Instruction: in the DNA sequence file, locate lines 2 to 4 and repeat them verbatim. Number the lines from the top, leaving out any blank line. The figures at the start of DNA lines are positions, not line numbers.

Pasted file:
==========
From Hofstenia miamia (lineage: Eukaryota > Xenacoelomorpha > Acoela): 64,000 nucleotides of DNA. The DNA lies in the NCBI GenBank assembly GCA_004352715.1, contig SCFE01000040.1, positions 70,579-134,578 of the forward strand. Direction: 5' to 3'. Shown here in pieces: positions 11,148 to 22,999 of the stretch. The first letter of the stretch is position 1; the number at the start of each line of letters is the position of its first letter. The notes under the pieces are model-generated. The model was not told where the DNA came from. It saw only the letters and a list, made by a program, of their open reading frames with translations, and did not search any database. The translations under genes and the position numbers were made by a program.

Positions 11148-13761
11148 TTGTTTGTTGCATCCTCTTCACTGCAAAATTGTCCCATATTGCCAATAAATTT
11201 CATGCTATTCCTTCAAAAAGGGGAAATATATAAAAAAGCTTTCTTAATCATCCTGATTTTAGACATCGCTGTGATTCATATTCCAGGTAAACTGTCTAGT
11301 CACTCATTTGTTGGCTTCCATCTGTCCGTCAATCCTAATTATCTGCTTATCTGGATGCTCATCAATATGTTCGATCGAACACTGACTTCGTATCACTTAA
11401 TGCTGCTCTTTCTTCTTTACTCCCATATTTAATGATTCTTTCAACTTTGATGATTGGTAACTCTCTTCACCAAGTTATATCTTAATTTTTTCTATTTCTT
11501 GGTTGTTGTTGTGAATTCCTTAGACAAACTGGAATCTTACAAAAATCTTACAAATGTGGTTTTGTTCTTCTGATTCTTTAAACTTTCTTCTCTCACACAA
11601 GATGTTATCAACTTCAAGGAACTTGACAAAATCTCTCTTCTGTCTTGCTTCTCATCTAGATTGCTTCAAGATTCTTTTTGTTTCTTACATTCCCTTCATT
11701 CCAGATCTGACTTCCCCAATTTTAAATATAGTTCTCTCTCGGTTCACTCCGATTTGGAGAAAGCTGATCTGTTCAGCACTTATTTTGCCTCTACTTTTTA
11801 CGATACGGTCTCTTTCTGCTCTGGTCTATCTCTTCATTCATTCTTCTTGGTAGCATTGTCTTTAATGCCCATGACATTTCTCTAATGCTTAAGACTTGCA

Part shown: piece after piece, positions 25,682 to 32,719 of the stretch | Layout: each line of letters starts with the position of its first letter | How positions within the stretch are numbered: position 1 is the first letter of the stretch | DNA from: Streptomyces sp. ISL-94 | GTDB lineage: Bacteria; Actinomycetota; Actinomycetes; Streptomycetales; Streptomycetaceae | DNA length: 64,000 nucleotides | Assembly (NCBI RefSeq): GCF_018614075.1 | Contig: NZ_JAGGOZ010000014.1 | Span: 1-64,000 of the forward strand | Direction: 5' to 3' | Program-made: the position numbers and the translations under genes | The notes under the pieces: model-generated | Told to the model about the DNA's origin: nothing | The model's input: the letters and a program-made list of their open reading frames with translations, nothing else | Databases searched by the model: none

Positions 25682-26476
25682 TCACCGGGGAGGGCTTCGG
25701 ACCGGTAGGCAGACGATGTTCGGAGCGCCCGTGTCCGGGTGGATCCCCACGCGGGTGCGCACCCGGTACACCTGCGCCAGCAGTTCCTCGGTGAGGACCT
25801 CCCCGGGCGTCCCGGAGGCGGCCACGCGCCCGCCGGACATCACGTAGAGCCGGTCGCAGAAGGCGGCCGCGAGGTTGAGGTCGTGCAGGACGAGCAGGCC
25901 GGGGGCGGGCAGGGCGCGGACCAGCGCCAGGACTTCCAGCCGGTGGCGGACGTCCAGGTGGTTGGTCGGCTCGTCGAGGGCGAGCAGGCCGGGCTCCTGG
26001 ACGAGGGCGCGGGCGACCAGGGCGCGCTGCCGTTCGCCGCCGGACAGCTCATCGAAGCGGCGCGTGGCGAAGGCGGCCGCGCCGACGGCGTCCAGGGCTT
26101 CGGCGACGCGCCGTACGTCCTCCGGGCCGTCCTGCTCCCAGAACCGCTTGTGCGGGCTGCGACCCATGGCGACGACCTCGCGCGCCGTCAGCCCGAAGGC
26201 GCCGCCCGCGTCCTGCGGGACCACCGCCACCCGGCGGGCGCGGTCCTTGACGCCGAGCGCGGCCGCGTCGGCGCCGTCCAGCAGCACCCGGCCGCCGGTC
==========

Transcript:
Positions 11148-13761
11148 TTGTTTGTTGCATCCTCTTCACTGCAAAATTGTCCCATATTGCCAATAAATTT
11201 CATGCTATTCCTTCAAAAAGGGGAAATATATAAAAAAGCTTTCTTAATCATCCTGATTTTAGACATCGCTGTGATTCATATTCCAGGTAAACTGTCTAGT